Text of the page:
“With more than 80 percent reporting packages delivered to their homes on a regular basis, the survey finds that Americans are generally ready to integrate drone delivery into daily life,” Auterion said.

Of the 64 percent that expect drone deliveries to become the norm in the future, 32 percent think that will happen in the next one or two years, eighteen percent think it will take fours, while fourteen percent gave it ten years.

Among the 36 percent that doubted that drone deliveries will happen in their lifetime, 20 percent think it will be because public sentiment and government policies will just not allow for large-scale drone adoption for delivery. A further sixteen percent just preferred drone deliveries didn’t happen.

These doubts did not stop 58 percent of respondents confirming their support for drone deliveries, however – because they were curious to experience the unique experience of having their package delivered by a drone; and they would try out to determine if it worked for the lifestyle they lead.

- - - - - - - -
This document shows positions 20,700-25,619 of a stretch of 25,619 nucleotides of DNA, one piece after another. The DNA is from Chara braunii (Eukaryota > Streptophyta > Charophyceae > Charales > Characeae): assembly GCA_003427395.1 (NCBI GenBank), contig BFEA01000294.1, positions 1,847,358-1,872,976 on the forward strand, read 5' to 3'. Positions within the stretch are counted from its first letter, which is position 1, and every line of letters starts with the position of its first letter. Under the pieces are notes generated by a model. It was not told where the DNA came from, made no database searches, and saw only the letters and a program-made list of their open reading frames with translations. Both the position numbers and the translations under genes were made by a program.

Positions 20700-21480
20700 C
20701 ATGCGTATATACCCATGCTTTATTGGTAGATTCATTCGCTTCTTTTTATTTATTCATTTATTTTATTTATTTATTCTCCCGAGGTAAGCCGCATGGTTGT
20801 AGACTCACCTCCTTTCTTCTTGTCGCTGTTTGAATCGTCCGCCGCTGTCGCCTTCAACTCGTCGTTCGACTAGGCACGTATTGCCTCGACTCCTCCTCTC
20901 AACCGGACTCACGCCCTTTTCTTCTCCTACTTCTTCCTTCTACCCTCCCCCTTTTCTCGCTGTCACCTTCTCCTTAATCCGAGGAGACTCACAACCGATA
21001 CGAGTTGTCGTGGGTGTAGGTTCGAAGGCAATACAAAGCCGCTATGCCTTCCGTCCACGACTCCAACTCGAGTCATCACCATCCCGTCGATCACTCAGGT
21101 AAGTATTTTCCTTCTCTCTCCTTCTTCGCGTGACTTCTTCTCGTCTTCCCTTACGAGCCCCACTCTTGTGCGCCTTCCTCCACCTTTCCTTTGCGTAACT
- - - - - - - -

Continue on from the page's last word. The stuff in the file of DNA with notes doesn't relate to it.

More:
The survey actually revealed that nearly half of Americans (47 percent) would make a purchase from a specific retailer due to the option of a drone delivery program. 

Perhaps the sight of a drone dropping an order is not so bad, after all…. Picture: Auterion

“Americans are ready for drones to deliver their packages, and retailers that adopt and scale drone delivery programs will find themselves ahead of the curve,” said Lorenz Meier, co-founder and CEO of Auterion. “Cargo is the first instance where most people will directly experience the power of air mobility and autonomous systems—where drones will become a tangible, everyday reality.